I always roast nuts in the oven. The dry, indirect heat of the oven ensures that the nuts roast evenly. Although some recipes stipulate roasting nuts in a frying pan, I find the heat to be less even and you may end up with some charred spots. Cooking on the stove may lessen the actual cooking time but it does require constant vigilance and the result may be less than satisfactory.
When it comes to serving the Salt and Pepper Roasted Walnuts:
- Serve as a snack in a bowl with cocktails;
- Enjoy as a healthy snack;
- Add to a cheeseboard;
- Wrap in cellophane as a homemade edible gift;
- Add to a rice pilaf;
- Sprinkle on a bowl of soup;
- Serve on top of my salads:
– Orange, Spinach and Pomegranate Salad
– Sweet Potato and Quinoa Salad
Other uses for Walnuts:
- Garnish for my Gluten-Free Carrot Cake;
- Add some to the batter of my Decadent Chocolate Brownies;
- Rocket and Walnut Pesto by Another Food Blogger;
- Walnut Cinnamon Bun Keto Muffins by Mad Creations Hub;
- Blue Cheese Pasta with Walnuts by Sprinkles and Sprouts;
- Seared Scallops with Cauliflower Puree by Sprinkles and Sprouts.
You will find these Salt and Pepper Roasted Walnuts are a great addition to many dishes.
Do let me know in the comments below when you try them!
Salt and Pepper Roasted Walnuts
If there is one simple way to greatly enhance many recipes, it is this; roasting the nuts. When you roast nuts, you enhance their flavour and texture, making them ideal as a snack or addition to many savoury dishes. These crunchy, salty snacks become delightfully crispy in the oven. You will find that they are great to have on hand when friends drop by. Or, add them to many savoury dishes for textural contrast and the rich flavour they provide.
- 1 cup shelled walnuts See Note 1
- 1 tbsp olive oil See Notes 2 & 3
- 1 tsp sea salt flakes See Note 4
- 1/2 tsp freshly ground black pepper
Preheat your oven to 180 Degrees C (350F).
For easy clean-up, line a small baking tray with non-stick baking paper or aluminium foil.
Spread the walnuts on the tray in one layer, ensuring there is space between them for the heat to circulate.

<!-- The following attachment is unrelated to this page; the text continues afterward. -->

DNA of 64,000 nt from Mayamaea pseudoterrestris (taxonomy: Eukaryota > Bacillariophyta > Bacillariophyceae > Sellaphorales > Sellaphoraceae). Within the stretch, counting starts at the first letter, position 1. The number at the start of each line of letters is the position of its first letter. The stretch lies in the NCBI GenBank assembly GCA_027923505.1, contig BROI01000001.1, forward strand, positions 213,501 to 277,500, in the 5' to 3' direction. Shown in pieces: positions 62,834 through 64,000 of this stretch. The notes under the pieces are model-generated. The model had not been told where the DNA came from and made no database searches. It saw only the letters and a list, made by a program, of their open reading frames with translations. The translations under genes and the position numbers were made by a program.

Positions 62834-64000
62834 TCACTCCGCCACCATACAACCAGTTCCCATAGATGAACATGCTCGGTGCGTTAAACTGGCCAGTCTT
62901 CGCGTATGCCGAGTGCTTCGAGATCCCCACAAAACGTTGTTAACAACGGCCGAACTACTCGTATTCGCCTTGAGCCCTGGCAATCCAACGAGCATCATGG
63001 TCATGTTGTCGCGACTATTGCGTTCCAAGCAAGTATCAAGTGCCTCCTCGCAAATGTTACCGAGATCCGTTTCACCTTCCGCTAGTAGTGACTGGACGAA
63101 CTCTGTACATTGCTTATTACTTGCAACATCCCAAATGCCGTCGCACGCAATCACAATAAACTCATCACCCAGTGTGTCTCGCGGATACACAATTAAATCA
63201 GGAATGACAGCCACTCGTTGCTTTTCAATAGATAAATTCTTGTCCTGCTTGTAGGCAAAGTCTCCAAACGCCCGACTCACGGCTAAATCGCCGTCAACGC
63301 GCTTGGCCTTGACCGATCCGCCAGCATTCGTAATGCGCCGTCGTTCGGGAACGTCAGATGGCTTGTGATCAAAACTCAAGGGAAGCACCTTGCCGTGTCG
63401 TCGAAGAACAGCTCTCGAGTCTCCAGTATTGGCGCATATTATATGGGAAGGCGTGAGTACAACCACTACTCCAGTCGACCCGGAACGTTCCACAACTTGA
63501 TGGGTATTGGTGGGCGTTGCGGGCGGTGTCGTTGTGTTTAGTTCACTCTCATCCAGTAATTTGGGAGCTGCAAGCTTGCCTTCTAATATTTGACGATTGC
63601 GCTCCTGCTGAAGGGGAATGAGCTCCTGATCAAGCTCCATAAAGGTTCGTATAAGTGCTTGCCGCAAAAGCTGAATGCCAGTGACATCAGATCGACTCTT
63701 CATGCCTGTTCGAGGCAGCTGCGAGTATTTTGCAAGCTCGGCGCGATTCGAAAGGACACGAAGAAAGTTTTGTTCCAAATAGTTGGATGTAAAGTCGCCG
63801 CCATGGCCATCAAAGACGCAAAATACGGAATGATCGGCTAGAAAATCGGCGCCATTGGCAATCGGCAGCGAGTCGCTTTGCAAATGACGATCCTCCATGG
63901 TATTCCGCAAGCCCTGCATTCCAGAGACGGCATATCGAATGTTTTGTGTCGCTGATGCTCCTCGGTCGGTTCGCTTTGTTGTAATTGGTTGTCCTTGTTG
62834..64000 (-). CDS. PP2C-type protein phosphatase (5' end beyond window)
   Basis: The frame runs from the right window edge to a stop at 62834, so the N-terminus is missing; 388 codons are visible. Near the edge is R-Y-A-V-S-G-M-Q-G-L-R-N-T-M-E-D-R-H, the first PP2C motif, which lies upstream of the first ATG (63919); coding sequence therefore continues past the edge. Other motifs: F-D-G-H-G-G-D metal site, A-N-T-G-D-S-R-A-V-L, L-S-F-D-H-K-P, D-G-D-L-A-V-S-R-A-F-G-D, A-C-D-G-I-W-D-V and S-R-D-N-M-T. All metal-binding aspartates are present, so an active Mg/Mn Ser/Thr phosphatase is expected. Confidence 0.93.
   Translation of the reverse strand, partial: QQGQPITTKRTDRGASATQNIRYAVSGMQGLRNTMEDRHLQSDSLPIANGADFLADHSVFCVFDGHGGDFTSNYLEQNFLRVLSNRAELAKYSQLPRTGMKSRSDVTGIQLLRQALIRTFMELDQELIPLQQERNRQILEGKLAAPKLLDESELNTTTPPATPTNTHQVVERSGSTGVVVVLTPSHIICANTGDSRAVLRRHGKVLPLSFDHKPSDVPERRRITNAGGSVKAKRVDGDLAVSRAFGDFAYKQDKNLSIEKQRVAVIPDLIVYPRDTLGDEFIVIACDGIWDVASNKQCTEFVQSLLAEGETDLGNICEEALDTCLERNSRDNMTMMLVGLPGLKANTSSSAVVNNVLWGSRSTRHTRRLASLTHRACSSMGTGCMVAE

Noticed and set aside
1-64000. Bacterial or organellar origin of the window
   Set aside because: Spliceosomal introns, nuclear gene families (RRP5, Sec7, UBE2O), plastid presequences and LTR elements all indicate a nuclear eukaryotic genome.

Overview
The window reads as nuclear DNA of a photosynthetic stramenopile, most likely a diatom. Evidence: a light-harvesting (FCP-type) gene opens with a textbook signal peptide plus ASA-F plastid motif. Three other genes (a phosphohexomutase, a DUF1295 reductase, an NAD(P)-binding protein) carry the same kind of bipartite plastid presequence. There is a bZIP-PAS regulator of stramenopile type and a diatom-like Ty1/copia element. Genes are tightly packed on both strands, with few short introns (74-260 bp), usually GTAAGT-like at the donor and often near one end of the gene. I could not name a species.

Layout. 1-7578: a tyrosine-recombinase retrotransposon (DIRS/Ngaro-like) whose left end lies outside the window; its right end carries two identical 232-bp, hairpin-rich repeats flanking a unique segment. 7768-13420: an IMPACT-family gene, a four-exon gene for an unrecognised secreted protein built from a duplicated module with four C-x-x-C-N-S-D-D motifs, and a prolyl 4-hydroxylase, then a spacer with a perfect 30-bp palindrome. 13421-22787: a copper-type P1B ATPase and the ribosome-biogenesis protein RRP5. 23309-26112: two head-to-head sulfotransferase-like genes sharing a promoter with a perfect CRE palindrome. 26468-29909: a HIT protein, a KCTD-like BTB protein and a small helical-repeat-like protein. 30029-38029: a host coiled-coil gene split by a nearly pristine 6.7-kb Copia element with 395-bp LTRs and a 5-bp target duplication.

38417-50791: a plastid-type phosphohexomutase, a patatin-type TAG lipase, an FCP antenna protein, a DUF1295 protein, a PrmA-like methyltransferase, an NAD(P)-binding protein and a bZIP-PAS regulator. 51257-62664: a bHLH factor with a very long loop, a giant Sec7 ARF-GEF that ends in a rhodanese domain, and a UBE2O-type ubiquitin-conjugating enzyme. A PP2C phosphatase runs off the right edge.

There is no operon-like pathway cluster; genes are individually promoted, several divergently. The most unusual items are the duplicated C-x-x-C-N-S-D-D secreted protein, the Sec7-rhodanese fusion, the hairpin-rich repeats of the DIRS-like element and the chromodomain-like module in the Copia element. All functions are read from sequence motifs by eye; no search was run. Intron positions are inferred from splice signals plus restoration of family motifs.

Roast the walnuts for 8-10 minutes, stirring them halfway through, until they are fragrant and lightly browned.
Remove the tray from the oven and place the walnuts in the centre of a clean tea
towel. Bundle the towel into a pouch and rub the walnuts vigorously to remove as much of the walnut skin as possible.
Tip the walnuts into a colander and shake it to remove the fine particles of walnut skin.
Return the walnuts to the baking tray and toss with the olive oil, salt and pepper. Return the tray to the oven for 2-3 minutes.
Remove the tray from the oven and turn the walnuts onto some paper towel to absorb any excess oil.
When the walnuts are completely cool, place them into an airtight container.
- If you have purchased walnuts in the shell you will need a nutcracker, or, as I do, the flat side of a meat tenderiser, to crack the shell and remove the pulp. The flesh should appear plump and pale. Avoid those that are shrivelled or discoloured.
- I always use olive oil for flavour and health benefits. However, you could use a mild-flavoured oil, such as grapeseed, if you prefer.
- The Australian tablespoon is 20 ml or 4 teaspoons. In many other countries, the tablespoon is 15 ml or 3 teaspoons. You may need to adjust the recipe accordingly.
- Different types of salt vary in their intensity. This is the amount I add when using Maldon Sea Salt flakes. If using another type, add it according to your preference and taste.
- The nutritional information is based on one cup of walnuts. (Not an individual serve!)
- You could customise the spicing to suit your taste; consider curry powder, cayenne pepper, cumin, chilli flakes, lemon thyme or rosemary.
36 33 1 209
36 33 1 209